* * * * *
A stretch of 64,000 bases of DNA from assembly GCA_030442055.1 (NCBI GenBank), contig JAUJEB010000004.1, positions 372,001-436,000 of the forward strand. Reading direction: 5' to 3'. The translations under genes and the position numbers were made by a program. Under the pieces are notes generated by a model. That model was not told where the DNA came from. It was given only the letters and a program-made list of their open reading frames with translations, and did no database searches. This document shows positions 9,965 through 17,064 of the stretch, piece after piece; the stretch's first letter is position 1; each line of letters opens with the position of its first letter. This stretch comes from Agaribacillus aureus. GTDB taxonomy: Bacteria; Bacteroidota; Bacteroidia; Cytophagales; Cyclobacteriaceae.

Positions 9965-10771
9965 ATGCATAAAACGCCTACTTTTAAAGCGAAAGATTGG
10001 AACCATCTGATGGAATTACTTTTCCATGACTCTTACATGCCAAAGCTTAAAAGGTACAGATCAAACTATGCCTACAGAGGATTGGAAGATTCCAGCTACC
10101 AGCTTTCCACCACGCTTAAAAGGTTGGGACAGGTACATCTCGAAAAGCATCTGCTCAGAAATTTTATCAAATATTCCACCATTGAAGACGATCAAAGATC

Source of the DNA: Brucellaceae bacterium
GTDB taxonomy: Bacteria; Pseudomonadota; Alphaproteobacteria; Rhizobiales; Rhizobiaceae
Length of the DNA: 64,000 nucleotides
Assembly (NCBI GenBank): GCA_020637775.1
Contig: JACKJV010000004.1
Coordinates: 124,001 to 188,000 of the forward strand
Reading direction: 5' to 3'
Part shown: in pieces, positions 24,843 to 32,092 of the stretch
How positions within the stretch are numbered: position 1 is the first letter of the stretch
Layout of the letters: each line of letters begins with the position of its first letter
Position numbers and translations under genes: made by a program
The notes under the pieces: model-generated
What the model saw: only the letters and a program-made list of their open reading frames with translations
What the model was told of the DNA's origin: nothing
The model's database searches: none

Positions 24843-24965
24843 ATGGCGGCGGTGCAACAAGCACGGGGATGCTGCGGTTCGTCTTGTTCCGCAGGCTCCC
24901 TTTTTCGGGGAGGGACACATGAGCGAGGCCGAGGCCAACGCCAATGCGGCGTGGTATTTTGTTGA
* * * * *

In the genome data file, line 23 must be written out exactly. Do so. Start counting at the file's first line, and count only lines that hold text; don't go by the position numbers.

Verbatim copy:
24901 TTTTTCGGGGAGGGACACATGAGCGAGGCCGAGGCCAACGCCAATGCGGCGTGGTATTTTGTTGA